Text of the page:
CIVICUS discusses the results of the 15 October runoff vote in Ecuador’s presidential election with Ruth Hidalgo, executive director of Participación Ciudadana (Citizen Participation).
Participación Ciudadana is a non-partisan and pluralist civil society organisation (CSO) that works to strengthen democracy in Ecuador.
How did organised crime violence affect the electoral process?
The electoral process that just ended has been marked by political violence: a presidential candidate, a mayor and a prefect were assassinated. There has also been a climate of violence on the streets due to the actions of drug gangs, who extort protection money known as ‘vaccines’ from the public and uses it to finance organised crime groups.
This made the issue of security one of the central topics in the debate between the second round candidates, and one that has generated the highest expectations.
The two candidates’ proposals, however, were broadly similar, although with some differences in tone and characteristics of their own. Both aimed to strengthen the presence of the armed forces as co-executors alongside the police of anti-crime policies.
How do you interpret the triumph of a centre-right alternative?
This was not necessarily an ideological vote. The weakness of political parties in Ecuador means that ideology is losing strength. For some time now, the country has been debating not between right and left but between Correism and anti-Correism: it is the controversial legacy of former president Rafael Correa, in power for a decade between 2007 and 2017, which continues to polarise Ecuadorian society.
The winning candidate, business leader Daniel Noboa, represents at least by his origins a centre-right option. But if he has won, it is because he has managed to capture the votes of a young electorate that is not on either side of the polarisation and has rather opted for a new vision, a young candidate with no political baggage who offers a form of politics that, unlike that of his predecessors, is not confrontational.
What factors worked against the candidacy of Luisa González?
Correa’s candidate, Luisa González, was hurt by the constant presence of Correa during most of the campaign, which ended up overshadowing her candidacy. Although in the end she tried to distance herself from that influence, she did not manage to position herself as a renewed Correist option, which is what she should have conveyed in order to have a chance of winning. She remained stuck to the worn-out and questioned political image of the former president.
I believe that the element of Correa’s legacy that leads to the greatest rejection is his confrontational and threatening way of dealing with those he views as political enemies. This seems to be eliciting more and more discontent and disapproval. While the amount of support González received was not small, this set a ceiling for her that she was unable to break through. This was precisely the reason her opponent was able to prevail.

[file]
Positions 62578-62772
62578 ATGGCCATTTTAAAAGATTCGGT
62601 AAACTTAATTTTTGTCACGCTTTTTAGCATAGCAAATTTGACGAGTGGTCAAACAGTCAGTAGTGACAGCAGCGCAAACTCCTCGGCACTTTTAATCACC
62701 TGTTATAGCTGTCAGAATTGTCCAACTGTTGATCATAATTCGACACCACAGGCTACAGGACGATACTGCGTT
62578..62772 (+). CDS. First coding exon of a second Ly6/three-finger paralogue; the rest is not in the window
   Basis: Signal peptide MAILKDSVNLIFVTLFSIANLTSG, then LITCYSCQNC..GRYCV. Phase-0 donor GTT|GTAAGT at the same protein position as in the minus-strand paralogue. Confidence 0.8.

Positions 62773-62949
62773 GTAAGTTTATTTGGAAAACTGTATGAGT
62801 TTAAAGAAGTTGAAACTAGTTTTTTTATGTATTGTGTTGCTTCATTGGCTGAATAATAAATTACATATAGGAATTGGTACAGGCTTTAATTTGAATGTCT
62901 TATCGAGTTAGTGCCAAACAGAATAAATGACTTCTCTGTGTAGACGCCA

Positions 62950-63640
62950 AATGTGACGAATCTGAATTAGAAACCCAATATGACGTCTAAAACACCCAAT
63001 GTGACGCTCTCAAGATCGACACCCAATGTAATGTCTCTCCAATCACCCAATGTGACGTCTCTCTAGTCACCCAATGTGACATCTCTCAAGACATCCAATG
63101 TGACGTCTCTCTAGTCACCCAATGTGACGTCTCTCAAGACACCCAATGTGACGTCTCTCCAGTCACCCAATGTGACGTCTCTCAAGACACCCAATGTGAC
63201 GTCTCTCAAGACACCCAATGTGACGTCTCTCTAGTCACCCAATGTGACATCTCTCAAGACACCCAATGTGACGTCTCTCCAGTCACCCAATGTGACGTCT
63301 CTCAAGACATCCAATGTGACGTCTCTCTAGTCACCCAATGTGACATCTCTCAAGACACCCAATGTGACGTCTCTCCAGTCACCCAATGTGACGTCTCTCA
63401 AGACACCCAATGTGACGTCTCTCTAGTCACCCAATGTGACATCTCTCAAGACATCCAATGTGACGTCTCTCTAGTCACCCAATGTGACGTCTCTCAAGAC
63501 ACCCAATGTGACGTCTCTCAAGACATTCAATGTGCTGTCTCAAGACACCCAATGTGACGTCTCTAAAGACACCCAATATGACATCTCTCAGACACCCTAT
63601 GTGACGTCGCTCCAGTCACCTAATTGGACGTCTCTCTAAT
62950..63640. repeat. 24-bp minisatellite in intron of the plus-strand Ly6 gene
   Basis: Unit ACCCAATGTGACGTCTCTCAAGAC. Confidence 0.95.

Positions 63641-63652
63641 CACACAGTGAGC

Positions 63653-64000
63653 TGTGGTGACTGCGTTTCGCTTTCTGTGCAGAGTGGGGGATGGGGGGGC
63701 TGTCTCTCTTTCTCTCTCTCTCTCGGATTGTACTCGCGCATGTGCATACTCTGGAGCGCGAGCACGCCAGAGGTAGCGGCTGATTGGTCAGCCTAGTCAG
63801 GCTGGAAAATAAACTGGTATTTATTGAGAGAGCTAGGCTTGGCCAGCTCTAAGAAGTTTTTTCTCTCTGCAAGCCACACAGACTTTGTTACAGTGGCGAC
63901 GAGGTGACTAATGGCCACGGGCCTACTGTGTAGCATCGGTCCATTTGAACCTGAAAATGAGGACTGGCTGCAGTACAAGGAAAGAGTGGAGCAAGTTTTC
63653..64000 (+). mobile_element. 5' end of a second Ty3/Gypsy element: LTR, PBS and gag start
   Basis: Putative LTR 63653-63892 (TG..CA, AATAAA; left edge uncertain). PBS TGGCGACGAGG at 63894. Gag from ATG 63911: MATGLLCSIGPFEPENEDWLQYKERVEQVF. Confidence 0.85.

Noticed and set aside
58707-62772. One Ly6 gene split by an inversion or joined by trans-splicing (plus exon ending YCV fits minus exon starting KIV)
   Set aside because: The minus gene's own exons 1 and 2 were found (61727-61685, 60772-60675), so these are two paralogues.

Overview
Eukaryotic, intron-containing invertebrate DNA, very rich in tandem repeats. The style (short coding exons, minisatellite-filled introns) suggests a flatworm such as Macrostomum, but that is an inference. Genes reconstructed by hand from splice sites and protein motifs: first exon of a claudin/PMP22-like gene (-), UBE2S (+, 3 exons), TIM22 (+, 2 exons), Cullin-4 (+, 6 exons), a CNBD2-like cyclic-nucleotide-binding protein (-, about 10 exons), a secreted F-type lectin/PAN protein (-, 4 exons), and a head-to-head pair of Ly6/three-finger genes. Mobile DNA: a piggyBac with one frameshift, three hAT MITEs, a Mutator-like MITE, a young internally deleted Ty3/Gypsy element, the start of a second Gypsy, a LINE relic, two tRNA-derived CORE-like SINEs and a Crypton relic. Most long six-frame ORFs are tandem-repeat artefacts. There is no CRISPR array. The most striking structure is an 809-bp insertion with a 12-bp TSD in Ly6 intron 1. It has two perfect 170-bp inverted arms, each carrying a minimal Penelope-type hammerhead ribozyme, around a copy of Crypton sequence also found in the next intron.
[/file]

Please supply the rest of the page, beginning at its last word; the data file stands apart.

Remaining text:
How has the space for civil society evolved in recent years, and what can be expected under the new government?
Civil society, in my opinion, has recovered its presence and freedom of action after Correa’s time in power, during which it was restricted and in some cases persecuted. Let’s not forget that an important environmental CSO, which confronted the government because of its extractivist policies, was arbitrarily shut down and then legislation was passed to regulate the registration, operations and closure of CSOs at the government’s discretion, with the aim of removing those that bothered the government. Many civil society activists and journalists were criminalised for their work.
The expectation of civil society under the new government is the same as always: to have an enabling environment that allows it to carry out its activities freely. We expect a government that protects and promotes freedom of association.
What should be the priorities of the new president?
It’s worth remembering that these were early elections called to elect President Guillermo Lasso’s successor after he used the ‘cross-death’ mechanism, dissolving congress to prevent it impeaching him, but simultaneously cutting his mandate short. This means Noboa will only serve as president for the rest of Lasso’s term: a mere 18 months, too little time for the many challenges he will face.
The new president takes over a country plagued by insecurity and violence, with a high fiscal deficit, almost zero growth, very high unemployment rates and on top of that, one that is once again experiencing the El Niño climate phenomenon, with warming water currents that produce extreme weather events and record temperatures. These are all issues he will have to prioritise, with public policies aimed at mitigating the most important problems in the areas of the economy, climate change and public security. To do so, he will need to build a strong team and create spaces for dialogue and reconciliation. He will need to demonstrate openness to civil society and seek political agreements that are public, not under the table.
Every election presents an opportunity. As always in a country with so many needs, expectations are high. The main task ahead for the new government is to strengthen Ecuador’s democracy, which will demand an enormous amount of work.
Civic space in Ecuador is rated ‘obstructed’ by the CIVICUS Monitor.
Get in touch with Participación Ciudadana through its website or Facebook account, subscribe to its YouTube channel and follow @participacionpc on Instagram and @ParticipacionPC and @RhidalgoPC on Twitter.